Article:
Molecular rotors and temperature dependency [abstract]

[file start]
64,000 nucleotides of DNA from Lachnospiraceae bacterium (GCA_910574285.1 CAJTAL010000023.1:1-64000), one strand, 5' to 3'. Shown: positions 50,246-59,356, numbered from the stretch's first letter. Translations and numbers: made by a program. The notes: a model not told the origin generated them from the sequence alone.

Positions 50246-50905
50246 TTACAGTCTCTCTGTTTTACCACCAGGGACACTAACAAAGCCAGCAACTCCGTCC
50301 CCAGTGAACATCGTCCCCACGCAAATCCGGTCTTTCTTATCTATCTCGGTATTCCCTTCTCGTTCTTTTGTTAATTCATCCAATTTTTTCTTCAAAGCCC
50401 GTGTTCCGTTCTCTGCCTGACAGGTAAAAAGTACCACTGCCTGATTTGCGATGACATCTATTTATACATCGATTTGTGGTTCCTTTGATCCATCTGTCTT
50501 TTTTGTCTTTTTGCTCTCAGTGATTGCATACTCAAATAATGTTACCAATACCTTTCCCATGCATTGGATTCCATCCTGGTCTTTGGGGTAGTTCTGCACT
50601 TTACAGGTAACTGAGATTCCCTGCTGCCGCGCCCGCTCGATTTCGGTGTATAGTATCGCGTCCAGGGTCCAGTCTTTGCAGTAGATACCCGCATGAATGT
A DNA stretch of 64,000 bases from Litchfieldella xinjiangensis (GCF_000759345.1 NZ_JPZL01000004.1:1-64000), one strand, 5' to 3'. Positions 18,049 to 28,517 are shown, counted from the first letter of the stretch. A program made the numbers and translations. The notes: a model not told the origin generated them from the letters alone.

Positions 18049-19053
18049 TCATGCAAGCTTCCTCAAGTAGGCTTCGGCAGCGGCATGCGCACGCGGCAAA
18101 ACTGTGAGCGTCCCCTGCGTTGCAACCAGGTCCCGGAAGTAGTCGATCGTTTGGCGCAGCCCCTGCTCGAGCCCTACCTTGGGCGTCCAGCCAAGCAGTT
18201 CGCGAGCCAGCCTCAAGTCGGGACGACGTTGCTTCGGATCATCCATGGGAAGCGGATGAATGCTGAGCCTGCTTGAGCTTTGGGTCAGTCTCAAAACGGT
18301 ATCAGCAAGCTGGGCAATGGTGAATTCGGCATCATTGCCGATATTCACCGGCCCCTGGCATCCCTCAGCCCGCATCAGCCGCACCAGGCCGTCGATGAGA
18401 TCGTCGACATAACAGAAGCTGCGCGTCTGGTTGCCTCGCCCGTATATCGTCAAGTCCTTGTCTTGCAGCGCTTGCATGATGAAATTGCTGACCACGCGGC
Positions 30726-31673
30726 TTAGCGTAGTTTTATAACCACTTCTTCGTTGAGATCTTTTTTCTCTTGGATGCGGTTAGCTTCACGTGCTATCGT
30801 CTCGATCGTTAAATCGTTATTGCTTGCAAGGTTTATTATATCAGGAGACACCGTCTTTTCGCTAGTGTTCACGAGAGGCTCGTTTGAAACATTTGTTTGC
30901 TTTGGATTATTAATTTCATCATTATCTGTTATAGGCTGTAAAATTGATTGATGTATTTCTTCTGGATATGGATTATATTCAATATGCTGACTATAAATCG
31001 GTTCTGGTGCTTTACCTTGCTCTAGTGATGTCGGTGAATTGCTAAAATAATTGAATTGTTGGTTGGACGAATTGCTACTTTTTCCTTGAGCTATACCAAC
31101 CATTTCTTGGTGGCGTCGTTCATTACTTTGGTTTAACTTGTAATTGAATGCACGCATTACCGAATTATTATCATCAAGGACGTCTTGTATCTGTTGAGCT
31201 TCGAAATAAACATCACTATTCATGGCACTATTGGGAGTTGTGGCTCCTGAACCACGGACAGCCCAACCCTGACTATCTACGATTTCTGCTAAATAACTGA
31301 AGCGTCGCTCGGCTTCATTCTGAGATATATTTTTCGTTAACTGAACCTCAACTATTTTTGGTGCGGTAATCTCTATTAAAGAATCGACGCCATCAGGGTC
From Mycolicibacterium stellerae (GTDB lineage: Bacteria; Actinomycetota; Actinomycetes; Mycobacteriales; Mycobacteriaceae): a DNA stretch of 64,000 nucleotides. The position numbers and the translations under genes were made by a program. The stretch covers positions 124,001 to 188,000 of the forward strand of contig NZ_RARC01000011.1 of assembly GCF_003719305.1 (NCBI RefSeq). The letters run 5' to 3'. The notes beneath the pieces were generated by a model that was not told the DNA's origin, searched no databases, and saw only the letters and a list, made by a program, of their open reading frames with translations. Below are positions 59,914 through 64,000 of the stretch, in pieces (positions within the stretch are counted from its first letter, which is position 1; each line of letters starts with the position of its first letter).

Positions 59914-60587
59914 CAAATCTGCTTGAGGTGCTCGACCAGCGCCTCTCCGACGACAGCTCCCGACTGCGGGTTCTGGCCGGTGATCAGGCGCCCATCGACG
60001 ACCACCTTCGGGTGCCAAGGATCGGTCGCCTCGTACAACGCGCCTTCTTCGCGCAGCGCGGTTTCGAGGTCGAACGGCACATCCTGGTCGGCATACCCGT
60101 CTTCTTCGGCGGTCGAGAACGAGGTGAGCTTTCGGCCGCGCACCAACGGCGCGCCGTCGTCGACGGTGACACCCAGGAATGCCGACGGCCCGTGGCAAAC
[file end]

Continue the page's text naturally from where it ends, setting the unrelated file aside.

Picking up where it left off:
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When fluorescently excited, molecular rotors respond by either photon emission or non-radiative intramolecular rotation. In viscous solvents, intramolecular rotation is restricted, and the fluorescent molecule's quantum yield increases according to the equation logΦ=C+x*logη (where Φ = quantum yield, C is a constant, x = 0.6, and η is viscosity). Two different theories predict C to be temperature dependent; however, no model for C(T) exists. In order to utilize molecular rotors as a viscosity probe, an accurate model of the temperature-dependency of C must be obtained. In attempt to find this model, different solutions were made using five different rotors (CCVJ, DCVJ, CCVJ-TEG, CCVJ-NHS, and TB12 dual dye) each added to solvents of differing viscosities and polarities (ethylene glycol, glycerol, ethanol, and dimethyl sulfoxide). These solutions were mixed and then fluorescently excited at approximately 450nm (optimized for each solvent/rotor combination), and intensity measurements were recorded as temperature increased from 15ºC to 45ºC. Additionally, the viscosity of the solvents in the same temperature range was determined using a Brookfield DV-III+ rheometer, and temperature-dependent viscosity was found through nonlinear regression using the equation η(T)=exp(A+B/(C+Tc)). With known η(T), Equation 1 becomes C'=log I-x*logη(T), where C' reflects the proportionality constant between intensity and quantum yield. C' displayed very little variation with temperature; the maximum coefficient of variation for all solvent/rotor combinations was 0.931%. Additionally, the values for C' showed distinct curves for each solvent, none of which agree with theoretical models that suggest that C' decays exponentially with temperature. Our findings also lead us to believe that with a more accurate model for η(T), C' is actually a temperature-independent constant. To clarify this apparent disagreement, different viscosity-temperature models in conjunction with a more reliable determination of solvent viscosity is required, as well as a review of the mechanisms and theoretical models of intramolecular rotation.